Once upon a time, I went out to dinner with the husband and wife directors of my son’s dance school. Between the two of them, they juggled at least 3 full careers and all four of their children both danced and were involved in sports. In spite of the stress of all that they were juggling, they seemed to be the poster children for the perfect marriage.
I couldn’t resist in asking them how they met, so they told their story.
“How did you know that he was ‘the one’?” I asked the wife.
She smiled and chuckled. “Well, I had a list!” she stated with a gleam in her eye.
“You had a list?” I asked incredulously. Not what I was expecting.
“Yes,” she said, “I had a list and he pretty much had everything on it.”
I understood right then why I had gotten into some relationship fiascos in the past. I hadn’t had a list.
So I went home, researched, and made my list. I must say it worked FABULOUSLY!In my counseling practice, I encounter many people who are looking for a relationship, are between relationships, just got out of a bad relationship, or are not sure if the relationship they are in is good for them.
Many of us tend to be far more emotional than rational when it comes to love. This may not help us pay enough attention to red flags or find a compatible partner. When we feel attracted to another person and have butterflies in our stomachs, it’s easy to run headlong into the relationship and pour our energy into making it work….even if it shouldn’t or won’t.
Healthy relationships exist when two people have positive relationship habits and are a good fit for each other. Most of us could probably easily brainstorm dozens of desirable partner qualities. As part of my own brainstorm, I developed two lists—140 Must Haves and 140 Can’t Stands—to help individuals think about what they are and are not looking for in a mate… before the relationship starts.
Partner characteristics are organized into 14 domains: Activities, Affection, Attraction, Education, Financial, Habits, Health, Marriage & Family, Preferences, Sexuality, Social Life, Spirituality, Traits, and Views & Attitudes. The task is to select the top ten priorities from the Must Haves and the top ten from the Can’t Stands.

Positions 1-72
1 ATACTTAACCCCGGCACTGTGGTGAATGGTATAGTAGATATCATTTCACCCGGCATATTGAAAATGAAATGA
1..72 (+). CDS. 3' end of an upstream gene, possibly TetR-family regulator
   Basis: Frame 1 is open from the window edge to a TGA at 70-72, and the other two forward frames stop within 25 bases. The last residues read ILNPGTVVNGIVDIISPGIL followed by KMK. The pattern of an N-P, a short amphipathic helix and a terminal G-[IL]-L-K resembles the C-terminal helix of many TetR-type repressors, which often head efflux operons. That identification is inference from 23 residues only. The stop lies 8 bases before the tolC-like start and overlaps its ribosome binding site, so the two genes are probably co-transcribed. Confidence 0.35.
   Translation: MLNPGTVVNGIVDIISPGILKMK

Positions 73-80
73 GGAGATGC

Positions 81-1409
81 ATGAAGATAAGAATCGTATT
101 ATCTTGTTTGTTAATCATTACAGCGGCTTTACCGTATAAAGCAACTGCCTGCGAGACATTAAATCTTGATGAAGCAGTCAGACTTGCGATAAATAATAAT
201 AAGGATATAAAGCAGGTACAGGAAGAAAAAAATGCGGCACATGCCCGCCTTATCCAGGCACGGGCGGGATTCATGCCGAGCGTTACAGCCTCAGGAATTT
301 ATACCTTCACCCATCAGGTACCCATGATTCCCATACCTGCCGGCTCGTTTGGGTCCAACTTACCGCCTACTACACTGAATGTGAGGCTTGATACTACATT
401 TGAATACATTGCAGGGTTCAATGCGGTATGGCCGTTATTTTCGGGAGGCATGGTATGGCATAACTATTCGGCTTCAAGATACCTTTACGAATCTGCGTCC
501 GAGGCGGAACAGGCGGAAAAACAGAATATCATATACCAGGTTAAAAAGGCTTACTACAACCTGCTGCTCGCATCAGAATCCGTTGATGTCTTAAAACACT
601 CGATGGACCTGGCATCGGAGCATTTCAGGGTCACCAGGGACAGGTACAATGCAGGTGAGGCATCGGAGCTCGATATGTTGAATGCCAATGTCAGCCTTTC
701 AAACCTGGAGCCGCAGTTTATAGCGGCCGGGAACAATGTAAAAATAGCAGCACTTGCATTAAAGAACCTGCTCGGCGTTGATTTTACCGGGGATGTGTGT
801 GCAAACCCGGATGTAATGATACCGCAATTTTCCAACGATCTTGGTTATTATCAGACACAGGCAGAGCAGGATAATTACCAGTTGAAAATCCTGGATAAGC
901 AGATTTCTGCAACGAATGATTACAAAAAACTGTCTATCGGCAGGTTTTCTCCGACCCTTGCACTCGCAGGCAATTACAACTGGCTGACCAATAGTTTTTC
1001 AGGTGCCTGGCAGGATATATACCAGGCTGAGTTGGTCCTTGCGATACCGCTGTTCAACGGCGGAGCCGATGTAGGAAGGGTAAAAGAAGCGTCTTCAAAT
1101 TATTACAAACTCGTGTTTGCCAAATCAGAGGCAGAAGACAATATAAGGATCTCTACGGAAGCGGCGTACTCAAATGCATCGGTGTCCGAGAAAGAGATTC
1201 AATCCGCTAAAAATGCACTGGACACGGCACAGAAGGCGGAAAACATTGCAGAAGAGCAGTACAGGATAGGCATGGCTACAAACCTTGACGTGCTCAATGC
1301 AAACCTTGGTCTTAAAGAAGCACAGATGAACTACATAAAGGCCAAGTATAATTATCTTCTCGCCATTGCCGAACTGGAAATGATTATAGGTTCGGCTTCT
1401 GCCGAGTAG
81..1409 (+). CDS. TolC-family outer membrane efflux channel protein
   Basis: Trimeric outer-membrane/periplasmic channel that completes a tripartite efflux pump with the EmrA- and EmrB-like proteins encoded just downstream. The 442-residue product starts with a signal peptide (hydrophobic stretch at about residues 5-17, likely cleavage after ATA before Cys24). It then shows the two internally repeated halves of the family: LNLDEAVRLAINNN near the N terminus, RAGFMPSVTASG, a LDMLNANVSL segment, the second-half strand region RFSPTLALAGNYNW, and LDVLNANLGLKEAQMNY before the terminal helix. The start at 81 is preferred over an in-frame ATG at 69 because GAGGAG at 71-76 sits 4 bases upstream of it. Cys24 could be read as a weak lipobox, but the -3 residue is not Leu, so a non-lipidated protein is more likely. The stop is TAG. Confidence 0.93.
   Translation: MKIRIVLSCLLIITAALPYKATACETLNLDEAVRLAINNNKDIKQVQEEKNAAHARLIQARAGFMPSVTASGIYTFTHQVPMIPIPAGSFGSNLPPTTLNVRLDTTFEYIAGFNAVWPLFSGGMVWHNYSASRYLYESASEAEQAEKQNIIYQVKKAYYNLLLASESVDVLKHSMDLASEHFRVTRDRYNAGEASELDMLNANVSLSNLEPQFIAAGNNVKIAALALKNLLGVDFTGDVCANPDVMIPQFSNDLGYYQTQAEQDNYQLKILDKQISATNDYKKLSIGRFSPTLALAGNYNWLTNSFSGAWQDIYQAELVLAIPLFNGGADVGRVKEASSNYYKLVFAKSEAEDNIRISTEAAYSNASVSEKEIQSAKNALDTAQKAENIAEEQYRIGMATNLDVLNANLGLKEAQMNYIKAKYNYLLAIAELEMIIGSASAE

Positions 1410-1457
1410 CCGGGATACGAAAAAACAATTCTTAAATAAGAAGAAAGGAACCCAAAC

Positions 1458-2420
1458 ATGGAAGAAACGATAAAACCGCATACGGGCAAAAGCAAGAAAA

Below are a sampling from each domain:
The Must Haves & Can’t Stands lists are to be kept handy as a means of making sure that the brain stays engaged when things are heating up. In addition, clients are encouraged to share their Must Haves and Can’t Stands with a close friend, mentor, or other person who will help hold him or her accountable.
It is estimated that the honeymoon period lasts only about two years. When the butterflies fly away, you want your relationship to remain healthy and happy. Best to plan for one that will!
Must Haves & Can’t Stands for Friendships
My pastor is always saying that you are likely to become just like the five people you spend the most time with. In other words, the friends and cohorts you surround yourself with will exert influence on your habits, attitudes, speech, how you spend your time, and even what path in life you wind up taking.
Just as we can have well thought-out lists for the partner qualities we are looking for and those we wish to avoid, we also can benefit from choosing our friends and associates intelligently and on purpose. Your inner circle should be comprised of folks who share the same character, beliefs, and standards as you do.
They should be a help, not a hindrance to the lifestyle you want to live and the course you want to take. Taking the time to identify and write down the qualities you must have and ones you can’t stand in your relationships can help you distance from those who don’t fit and sidestep unwise attachments in the future.
Healthy Relationships and Christian Counseling
Most of the time, getting where you want to go requires a map and a plan. Relationships are no different. Whether you are seeking a mate, friends, or to get your life on a better track, Christian Counseling can help you learn from past mistakes and/or establish a blueprint for healthy relationships.
“Paradise Found,” courtesy of Nathan McBride, unsplash.com, CC0 License; “Happiness,” courtesy of Andrew Welch, unsplash.com, CC0 License; “The Cliff,” courtesy of Ricky Kharawala, unsplash.com, CC0 License